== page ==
My favorite part of the article is the pro-American part:
More broadly, this is America's great—and potentially insurmountable—strength. It remains the most open, flexible society in the world, able to absorb other people, cultures, ideas, goods, and services. The country thrives on the hunger and energy of poor immigrants. Faced with the new technologies of foreign companies, or growing markets overseas, it adapts and adjusts. When you compare this dynamism with the closed and hierarchical nations that were once superpowers, you sense that the United States is different and may not fall into the trap of becoming rich, and fat, and lazy.
Though the system has its faults, Zakaria is right on about the openness. One of the hard issues that the U.S. faces less than other countries is the problem that Zakaria mentions--other societies are not as open. I know someone who lives in Thailand, for example, and he has told me stories of people pissing off the government officials or rich people and then just disappearing. When it happens, people don't ask questions. They pretend it never happened. People don't feel free to ask questions.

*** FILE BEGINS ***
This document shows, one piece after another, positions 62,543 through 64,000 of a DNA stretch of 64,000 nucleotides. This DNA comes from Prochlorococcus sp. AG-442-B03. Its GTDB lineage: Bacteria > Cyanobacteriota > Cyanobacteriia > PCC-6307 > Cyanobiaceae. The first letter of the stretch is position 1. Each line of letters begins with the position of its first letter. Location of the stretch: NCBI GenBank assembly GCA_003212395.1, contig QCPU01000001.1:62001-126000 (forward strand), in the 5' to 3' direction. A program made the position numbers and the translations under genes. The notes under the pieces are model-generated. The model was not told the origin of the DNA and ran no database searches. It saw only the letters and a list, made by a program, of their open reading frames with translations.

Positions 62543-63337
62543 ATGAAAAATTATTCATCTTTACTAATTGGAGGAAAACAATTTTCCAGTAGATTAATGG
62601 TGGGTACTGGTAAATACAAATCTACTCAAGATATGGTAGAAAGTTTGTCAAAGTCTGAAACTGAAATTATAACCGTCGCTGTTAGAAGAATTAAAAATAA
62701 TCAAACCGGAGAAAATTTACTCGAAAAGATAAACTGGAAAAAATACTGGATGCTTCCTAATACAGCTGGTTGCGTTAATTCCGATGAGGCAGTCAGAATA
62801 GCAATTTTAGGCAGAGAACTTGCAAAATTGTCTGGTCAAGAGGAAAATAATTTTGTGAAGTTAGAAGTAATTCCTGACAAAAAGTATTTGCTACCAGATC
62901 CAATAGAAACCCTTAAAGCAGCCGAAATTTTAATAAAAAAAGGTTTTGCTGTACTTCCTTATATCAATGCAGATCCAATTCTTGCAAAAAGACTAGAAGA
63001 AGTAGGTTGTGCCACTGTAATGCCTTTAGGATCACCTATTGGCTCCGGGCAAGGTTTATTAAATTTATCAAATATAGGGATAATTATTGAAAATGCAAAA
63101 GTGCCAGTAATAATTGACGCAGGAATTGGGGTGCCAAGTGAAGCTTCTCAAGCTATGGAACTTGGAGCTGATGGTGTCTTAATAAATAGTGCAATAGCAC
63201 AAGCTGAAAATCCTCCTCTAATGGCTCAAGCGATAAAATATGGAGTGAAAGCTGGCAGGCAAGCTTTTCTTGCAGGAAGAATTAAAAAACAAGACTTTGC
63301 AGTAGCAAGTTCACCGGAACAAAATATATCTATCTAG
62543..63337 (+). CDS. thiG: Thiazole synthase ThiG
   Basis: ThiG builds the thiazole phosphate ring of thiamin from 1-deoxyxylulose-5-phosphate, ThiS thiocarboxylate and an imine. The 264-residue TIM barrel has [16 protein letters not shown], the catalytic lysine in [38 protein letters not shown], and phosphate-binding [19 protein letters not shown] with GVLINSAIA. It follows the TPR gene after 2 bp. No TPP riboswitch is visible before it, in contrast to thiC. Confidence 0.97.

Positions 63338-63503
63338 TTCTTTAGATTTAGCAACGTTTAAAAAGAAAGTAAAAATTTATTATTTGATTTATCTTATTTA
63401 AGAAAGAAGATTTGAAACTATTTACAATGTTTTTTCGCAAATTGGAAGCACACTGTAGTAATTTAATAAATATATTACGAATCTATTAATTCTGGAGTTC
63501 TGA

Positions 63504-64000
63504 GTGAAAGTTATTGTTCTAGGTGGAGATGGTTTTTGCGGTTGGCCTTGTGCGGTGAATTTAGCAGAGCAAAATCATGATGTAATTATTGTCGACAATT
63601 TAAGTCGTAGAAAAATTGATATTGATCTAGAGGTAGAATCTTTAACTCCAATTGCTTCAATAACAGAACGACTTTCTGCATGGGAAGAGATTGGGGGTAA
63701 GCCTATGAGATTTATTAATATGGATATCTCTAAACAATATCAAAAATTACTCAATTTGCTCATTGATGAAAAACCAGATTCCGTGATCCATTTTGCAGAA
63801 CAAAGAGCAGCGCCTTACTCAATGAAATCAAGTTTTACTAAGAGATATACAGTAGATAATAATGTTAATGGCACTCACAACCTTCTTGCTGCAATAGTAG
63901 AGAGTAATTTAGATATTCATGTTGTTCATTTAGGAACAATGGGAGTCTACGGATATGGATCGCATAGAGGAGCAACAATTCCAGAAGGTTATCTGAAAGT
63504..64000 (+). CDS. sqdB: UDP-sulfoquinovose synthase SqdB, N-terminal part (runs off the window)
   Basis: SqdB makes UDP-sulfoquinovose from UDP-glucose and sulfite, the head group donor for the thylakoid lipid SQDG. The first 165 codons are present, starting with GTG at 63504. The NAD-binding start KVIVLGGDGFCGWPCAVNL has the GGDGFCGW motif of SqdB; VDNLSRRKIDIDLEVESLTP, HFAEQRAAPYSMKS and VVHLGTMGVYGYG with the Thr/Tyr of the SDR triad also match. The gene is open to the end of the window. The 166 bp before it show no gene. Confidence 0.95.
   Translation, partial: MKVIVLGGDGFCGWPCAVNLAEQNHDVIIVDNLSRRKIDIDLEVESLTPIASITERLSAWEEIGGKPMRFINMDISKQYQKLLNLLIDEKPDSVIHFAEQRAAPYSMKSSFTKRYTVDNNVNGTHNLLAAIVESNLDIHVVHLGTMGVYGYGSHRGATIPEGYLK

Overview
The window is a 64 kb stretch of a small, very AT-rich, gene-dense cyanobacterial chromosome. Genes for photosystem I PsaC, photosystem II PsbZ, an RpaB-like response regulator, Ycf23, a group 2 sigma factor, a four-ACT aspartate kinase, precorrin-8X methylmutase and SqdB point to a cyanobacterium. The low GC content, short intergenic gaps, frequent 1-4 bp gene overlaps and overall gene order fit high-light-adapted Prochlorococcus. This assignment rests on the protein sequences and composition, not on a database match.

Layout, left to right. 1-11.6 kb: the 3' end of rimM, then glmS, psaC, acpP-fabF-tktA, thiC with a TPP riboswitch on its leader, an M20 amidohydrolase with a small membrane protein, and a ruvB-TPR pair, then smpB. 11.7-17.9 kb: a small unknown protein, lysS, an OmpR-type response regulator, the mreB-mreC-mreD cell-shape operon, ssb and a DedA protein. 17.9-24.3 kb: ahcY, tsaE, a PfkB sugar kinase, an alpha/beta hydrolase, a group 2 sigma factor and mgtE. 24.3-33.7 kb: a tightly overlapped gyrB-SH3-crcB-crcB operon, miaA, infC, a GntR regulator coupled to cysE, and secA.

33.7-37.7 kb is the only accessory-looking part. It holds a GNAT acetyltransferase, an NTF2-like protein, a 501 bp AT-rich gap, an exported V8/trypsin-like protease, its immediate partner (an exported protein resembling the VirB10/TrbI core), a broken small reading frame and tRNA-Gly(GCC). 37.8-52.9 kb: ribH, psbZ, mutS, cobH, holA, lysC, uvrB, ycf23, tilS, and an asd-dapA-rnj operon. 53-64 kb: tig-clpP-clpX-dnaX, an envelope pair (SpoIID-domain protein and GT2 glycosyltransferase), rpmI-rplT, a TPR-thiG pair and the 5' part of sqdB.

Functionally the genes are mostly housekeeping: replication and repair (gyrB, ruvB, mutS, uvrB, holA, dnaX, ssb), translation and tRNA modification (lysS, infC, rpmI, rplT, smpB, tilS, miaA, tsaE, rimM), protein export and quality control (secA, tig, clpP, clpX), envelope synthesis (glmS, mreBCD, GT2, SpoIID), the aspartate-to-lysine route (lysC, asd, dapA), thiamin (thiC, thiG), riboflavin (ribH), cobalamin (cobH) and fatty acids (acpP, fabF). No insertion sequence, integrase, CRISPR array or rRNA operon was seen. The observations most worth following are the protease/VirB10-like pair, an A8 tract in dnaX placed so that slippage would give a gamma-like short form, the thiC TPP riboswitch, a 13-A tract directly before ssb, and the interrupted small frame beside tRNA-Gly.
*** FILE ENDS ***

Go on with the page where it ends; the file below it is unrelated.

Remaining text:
This lack of openness exists even in other fully industrialized countries. Look at the problems with the Japanese educational system. I have Japanese friends who were surprised to learn about Japan's war crimes only after they traveled to Australia. Because few people question the system in Japan, few people change the system. Moral and political questions will hopefully become more open in the future--as some mentioned in the "few children" post, openness to new ideas and people can save some of these countries (though, in some cases, not right away)--but for right now, it's the American advantage.
For Asian Americans involved with culture--as we are--this should also be an advantage. We can question colonialism and racism. We can question why things are the way they are. We don't have to take the world as it is. The capitalist systems and those who run it may balk at allowing our viewpoints in the mainstream media, but we have the freedom to share them. We can publish these views on the internet, and we can talk about our ideas with our friends and family. This is privilege. In this case, I think we should take advantage of it.
(Disclaimer: When I say that our viewpoints are not in the mainstream media, I only describe the system today. We're right, and if we organize efficiently, I don't think they can keep us out forever.)